However, let’s admit that the picture of the scientist as a dispassionate, detached truth-seeker is somewhat idealised. Reading through recent issues of the premier scientific journals ‘Nature’ and ‘Science’ indeed reveals a community which needs to get its house in order before this community can be relied on to advance the welfare of humankind, and, for Christian believers, the advance of the Kingdom. There are several issues which have eroded the standing of science and scientists in the general community. These will now be discussed briefly.
1. Lack of reproducibility of reported results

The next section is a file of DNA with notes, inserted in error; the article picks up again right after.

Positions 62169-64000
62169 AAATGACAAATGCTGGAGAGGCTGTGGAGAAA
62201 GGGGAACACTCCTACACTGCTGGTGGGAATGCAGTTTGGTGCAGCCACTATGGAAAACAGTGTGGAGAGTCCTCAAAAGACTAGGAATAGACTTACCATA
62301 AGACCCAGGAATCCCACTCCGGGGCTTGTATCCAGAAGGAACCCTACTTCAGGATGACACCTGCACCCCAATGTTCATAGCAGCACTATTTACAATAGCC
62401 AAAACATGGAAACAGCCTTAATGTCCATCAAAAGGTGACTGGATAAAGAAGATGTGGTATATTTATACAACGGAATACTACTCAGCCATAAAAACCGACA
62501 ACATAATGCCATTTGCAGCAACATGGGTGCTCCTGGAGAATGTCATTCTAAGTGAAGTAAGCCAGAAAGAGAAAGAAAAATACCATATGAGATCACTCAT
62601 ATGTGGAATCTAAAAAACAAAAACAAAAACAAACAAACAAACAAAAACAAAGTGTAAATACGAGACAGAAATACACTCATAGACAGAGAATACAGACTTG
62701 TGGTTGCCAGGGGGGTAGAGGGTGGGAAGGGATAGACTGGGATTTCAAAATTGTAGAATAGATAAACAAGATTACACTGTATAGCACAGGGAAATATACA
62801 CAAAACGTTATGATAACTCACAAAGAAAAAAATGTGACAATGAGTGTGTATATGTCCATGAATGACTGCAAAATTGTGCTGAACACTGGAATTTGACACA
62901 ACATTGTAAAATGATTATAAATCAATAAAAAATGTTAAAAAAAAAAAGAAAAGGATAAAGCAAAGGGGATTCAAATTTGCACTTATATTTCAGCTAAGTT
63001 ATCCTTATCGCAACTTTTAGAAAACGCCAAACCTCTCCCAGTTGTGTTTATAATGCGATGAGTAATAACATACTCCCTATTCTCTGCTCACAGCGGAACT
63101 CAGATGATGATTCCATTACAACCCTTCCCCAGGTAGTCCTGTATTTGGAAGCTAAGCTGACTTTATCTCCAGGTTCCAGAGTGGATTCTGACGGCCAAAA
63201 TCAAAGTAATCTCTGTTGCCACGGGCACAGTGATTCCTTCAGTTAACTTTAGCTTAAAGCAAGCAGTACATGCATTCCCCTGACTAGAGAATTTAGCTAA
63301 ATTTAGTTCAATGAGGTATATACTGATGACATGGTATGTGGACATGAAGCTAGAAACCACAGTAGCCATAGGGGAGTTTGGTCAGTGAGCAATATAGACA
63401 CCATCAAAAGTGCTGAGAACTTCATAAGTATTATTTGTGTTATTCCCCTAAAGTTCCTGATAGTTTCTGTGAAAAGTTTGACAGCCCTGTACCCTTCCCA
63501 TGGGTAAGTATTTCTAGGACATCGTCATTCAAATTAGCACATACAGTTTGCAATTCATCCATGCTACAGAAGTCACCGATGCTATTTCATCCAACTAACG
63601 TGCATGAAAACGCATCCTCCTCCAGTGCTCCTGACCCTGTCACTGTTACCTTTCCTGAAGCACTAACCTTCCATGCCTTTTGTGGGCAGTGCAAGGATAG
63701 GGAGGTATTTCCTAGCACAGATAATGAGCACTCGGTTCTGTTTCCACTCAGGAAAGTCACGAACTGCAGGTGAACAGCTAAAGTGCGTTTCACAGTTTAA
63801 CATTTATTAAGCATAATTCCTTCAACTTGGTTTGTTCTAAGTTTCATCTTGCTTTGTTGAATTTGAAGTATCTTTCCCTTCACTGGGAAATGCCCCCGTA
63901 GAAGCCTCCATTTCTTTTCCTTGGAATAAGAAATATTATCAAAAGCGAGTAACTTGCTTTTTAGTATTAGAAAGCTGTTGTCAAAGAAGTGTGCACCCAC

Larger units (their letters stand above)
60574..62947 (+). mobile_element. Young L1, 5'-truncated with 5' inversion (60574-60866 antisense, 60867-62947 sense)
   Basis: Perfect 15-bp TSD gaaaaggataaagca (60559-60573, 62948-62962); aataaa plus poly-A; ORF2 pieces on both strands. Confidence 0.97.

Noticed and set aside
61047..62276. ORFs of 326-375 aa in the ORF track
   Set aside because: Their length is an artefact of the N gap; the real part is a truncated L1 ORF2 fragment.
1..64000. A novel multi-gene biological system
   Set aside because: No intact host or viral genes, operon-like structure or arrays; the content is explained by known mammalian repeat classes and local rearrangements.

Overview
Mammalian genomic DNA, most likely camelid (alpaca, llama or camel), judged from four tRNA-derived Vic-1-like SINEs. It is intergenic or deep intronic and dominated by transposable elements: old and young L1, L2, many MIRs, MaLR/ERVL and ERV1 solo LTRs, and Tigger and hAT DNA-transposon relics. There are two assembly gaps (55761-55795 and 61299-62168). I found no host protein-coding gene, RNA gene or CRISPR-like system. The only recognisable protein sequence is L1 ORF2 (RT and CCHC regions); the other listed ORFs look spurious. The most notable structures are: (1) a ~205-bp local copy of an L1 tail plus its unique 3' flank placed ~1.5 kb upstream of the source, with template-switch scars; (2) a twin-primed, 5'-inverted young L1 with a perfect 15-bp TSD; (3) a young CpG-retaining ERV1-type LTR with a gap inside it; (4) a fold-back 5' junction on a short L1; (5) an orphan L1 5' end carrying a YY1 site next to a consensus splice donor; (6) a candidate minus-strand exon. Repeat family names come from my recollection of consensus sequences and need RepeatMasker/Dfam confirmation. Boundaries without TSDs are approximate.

Science has as one of its core principles that a study report should contain sufficient methodological detail to allow independent replication by other scientists. However, when this is done, a surprisingly high percentage of replication attempts are unsuccessful. For example, a study reported in Nature (Baker, 2016), revealed that 77% of biologists were unable to reproduce results reported by others and staggeringly 60% were not able to reproduce their own earlier results. For engineering and physics the percentage for inability of reproducing others’ results was still around 68%. Why is this? The pressure to publish was one reported reason, but another very common reason is selective reporting, including ‘cherry picking’ of ‘interesting’ results and what has been come to be known as ‘p-hacking’. This is a ‘fishing expedition’, where typically a large number of end-points are measured, a large number of comparisons are made. The most highly significant differences then form the focus of the report. Statistical significance is measured by ‘p’, which is the probability of such a difference being due to chance: hence the smallest ‘p’ values have the greatest significance. The misuse of statistics has come under a lot of scrutiny lately, for example, there have been calls to ban the reporting of ‘statistical significance’ (Amrhein, Greenland, & McShane, 2019) in favour of other metrics. Another aspect of statistical fishing expeditions is the reliance on computational statistical packages, used like sausage machines, to deliver neatly packaged ‘results’. This too has attracted opprobrium.